Agile Etiquette

Here are my top ten tips to help build a strong team. They are really basic etiquette. And in Agile teams there are a few extra things you should be mindful of:

1. Be punctual

I used to do karate, and one of the first and most important lessons you learn is to be at the Dojo on time. In karate, you normally have to do 100 push-ups when you arrive late before you join the class. However, if you’re late to a Stand Up, Planning Session, Elaboration meeting, Showcase or Retro, the whole team pays the price. The truth is when you’re late you’re wasting your team’s time. The rest of the team has done their part to meet at the agreed time. So even if it’s unintentional — making them wait is ripping them off. Now it’s true you’re not robbing them of cash but of something more valuable… their time.

Agile has a lot of ceremonies. They are not optional they are core to the process. We “sprint” to the finish and time is one of the single most valuable assets we have! Don’t be late!

2. Know your teammates

I’ve made lifelong friendships with teammates from my first real Agile project. We came to understand one another really well. I grew to understand that India has a lot of important cultural festivals. I can still remember my first introduction to Indian sweets! When you really get to know your teammate’s they become like family. You know when they are stressed or relaxed. You know when they need you to help or back off. If you know a teammate’s wife has had major medical issues you will be more patient and offer to help. Getting to know people builds trust and mutual respect.

3. Be situationally aware

Working closely with a group of co-located team members means you really need to have awareness of what is happening around you. Are some of your teammates trying to work through a complex problem and just need a little quiet? Does the conversation need to happen in a meeting room? Do you really need to use the whole whiteboard? Do we have guests? Is that fish sandwich a good idea? Make sure you’re not disturbing someone else.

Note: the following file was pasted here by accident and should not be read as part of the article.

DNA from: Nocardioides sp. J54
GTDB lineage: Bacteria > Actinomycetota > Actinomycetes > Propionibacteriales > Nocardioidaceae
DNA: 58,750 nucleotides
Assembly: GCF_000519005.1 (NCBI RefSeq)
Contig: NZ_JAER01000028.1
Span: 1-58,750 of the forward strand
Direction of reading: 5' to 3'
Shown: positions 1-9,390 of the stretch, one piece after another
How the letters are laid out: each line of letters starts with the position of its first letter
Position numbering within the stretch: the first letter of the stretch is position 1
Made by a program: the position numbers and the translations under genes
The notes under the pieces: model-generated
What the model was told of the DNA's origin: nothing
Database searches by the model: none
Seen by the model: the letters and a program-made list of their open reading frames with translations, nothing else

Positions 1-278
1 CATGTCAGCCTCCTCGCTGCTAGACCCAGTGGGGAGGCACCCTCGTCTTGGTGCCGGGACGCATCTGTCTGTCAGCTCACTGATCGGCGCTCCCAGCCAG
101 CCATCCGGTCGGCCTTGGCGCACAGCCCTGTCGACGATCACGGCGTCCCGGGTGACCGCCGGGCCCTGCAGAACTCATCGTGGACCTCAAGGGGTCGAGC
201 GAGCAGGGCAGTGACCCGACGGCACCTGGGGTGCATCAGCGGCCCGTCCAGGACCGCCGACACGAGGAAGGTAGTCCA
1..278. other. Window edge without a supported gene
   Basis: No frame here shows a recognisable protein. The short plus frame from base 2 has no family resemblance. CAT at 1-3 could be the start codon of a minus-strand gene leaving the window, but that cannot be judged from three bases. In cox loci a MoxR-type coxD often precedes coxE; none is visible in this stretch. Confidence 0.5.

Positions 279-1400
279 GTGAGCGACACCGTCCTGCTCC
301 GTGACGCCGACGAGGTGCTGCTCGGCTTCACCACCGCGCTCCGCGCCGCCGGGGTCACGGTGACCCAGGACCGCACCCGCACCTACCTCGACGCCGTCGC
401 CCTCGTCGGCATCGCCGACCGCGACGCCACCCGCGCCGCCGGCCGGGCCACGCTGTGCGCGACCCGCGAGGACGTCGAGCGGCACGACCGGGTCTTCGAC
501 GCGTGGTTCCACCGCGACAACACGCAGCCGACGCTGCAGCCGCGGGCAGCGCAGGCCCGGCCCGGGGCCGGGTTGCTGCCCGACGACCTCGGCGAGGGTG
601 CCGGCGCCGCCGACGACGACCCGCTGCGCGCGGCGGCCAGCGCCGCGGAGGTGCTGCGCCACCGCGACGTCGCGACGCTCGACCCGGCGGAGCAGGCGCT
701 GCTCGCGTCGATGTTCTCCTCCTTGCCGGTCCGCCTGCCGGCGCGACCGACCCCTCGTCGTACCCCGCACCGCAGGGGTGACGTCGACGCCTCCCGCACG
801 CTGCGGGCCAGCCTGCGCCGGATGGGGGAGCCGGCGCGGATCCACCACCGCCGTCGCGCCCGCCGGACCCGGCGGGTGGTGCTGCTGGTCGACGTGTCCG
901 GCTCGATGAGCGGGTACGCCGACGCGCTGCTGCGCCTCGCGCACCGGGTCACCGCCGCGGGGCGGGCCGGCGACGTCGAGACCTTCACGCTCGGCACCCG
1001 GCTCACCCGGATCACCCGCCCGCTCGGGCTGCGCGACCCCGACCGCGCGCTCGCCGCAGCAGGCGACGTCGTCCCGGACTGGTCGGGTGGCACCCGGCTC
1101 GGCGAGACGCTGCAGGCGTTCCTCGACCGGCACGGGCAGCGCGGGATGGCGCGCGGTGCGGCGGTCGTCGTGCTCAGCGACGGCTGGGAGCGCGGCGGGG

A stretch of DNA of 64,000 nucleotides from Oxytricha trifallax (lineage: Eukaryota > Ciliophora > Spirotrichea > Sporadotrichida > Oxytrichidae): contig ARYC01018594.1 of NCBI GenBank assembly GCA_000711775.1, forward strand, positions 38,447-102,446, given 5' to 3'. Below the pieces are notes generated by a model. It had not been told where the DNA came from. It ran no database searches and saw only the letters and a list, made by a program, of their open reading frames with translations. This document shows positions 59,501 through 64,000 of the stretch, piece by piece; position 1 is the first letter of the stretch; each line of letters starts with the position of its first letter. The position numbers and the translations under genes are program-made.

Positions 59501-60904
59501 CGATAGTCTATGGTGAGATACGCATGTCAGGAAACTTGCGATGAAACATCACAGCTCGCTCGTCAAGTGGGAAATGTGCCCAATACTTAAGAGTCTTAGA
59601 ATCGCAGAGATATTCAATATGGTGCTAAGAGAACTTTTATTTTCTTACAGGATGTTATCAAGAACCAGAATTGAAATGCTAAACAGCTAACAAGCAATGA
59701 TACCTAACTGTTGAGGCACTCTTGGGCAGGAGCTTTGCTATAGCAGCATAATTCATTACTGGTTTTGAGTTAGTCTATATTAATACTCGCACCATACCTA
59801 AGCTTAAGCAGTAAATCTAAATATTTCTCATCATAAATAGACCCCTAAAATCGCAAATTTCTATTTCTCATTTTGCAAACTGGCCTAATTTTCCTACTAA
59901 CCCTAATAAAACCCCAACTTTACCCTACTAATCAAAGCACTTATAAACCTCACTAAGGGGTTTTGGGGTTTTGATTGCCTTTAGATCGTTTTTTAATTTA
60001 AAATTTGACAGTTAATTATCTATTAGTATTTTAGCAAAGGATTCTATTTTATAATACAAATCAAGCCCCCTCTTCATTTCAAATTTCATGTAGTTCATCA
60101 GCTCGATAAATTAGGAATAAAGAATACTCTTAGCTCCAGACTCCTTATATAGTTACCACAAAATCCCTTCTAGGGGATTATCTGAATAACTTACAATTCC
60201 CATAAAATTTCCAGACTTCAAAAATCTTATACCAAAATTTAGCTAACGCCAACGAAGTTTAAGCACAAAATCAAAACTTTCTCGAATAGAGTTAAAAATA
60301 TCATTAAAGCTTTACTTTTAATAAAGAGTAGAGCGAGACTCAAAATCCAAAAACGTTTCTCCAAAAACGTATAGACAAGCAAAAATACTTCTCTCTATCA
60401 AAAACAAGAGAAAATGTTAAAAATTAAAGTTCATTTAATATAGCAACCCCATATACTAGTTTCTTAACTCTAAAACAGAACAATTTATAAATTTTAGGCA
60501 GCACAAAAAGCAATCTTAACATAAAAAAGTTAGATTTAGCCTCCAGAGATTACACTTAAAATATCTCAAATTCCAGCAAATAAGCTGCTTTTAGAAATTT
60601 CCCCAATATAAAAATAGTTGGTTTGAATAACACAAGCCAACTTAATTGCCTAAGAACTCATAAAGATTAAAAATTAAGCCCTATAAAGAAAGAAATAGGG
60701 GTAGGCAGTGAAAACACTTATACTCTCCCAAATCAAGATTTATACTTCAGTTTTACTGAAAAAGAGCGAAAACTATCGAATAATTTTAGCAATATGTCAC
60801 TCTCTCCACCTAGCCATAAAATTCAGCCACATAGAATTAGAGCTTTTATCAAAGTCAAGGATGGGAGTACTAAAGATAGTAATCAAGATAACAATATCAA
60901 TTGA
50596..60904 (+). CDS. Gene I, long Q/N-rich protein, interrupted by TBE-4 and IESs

4. Don’t interrupt

You shouldn’t walk into a meeting and start interrupting while other people are talking. You shouldn’t just jump in or cut them off when they’re still trying to explain something. Everyone’s voice is heard, we are a team. Remember by interrupting a teammate — you act like you fully understand what your teammate is saying before they’ve even finished. You might throw in incorrect comments without knowing the whole context of the discussion. And that can lead to your team viewing you as someone arrogant or domineering. Remember — we each have two ears and one mouth. So that probably means we should listen more than we talk! Listening and adding valuable feedback or thoughtful questions builds trust and respect with your team.

5. Make introductions

I’ve been to a lot of project initiations. Usually, we go around the room and say where we’re from and what our role is in the project. This is helpful. I’ve noticed that when we break or the meeting becomes less formal people tend to form groups. These groups are usually people who already know one another. Don’t be afraid of getting out of your comfort zone and talk to that new guy just idly standing beside the door by themselves. It only takes a few seconds to make a quick introduction again.